The courage of the Egyptian protesters - even in the face of extreme police brutality - is obviously a large part of why the Egyptians succeeded in kicking Mubarak out of office.
Indeed, I think that the Egyptians adopted the tactics of Gandhi and Martin Luther King, Jr., to great effect. They were peaceful in the face of murder and brutality by Mubarak's thugs, which discredited Mubarak in the eyes of the world.
Had the protesters fought back, the regime would have successfully used that as an excuse to crack down and brutally break up the protest movement. The world would have just averted its eyes, and all would have been lost.
As I wrote last week:
This is just like when the British police attacked the non-violent protesters led by Gandhi, or the police in towns in the South of the United States attacked the peaceful protesters led by Martin Luther King, Jr.
But it is important to acknowledge that Mubarak didn't actually agree to leave until the Egyptian people started striking.
Before the strikes, Mubarak said he would not run for reelection in September, but would hang on until then.
Egyptians started a nationwide strike only yesterday ... 24 hours later, Mubarak is on his way out so fast that the door is hitting him in the back.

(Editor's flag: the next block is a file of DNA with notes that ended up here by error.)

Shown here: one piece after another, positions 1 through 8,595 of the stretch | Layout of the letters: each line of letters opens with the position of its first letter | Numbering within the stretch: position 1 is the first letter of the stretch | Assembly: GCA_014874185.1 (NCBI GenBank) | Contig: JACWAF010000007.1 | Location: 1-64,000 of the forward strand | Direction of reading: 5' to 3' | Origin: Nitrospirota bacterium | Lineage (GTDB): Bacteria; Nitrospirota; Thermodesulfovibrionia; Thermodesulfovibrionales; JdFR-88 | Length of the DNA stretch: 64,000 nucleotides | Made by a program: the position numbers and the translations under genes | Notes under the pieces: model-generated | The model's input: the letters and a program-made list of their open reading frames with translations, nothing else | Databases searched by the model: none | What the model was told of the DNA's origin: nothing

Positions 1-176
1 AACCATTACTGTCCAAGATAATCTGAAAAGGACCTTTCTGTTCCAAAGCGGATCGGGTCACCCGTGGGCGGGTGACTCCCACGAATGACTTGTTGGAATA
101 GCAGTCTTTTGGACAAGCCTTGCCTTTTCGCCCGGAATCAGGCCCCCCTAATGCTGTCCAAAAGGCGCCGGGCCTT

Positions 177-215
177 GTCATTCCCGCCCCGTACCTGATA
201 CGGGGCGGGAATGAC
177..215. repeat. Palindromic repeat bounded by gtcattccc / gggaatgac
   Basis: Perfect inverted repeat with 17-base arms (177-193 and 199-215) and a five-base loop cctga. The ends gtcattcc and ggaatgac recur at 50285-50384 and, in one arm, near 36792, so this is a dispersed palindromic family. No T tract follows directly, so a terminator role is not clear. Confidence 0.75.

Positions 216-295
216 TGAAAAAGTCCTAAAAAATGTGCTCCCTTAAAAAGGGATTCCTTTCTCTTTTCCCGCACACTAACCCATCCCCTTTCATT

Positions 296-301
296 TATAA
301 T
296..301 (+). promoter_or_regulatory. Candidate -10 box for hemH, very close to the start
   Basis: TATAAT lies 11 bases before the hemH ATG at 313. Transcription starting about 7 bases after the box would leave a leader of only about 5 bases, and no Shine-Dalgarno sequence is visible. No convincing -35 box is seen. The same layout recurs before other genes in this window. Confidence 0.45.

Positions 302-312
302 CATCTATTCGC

While the regime and the military paid lip service to "hearing" the protesters and agreeing to meet their demands, it wasn't until the people started hurting the powers-that-be in their wallets - through strikes - that anything actually changed.
This shows that protests are not enough anymore. Not in Egypt ... not in the West.
People throughout the world living in tyrannical conditions need to engage in strikes and other active (but peaceful) forms of civil disobedience which hit the tyrants and their supporters in their pocketbook before we can take our country back.
And see Karl Denninger's comments - and George Orwell's insights into violent revolution and technology - here.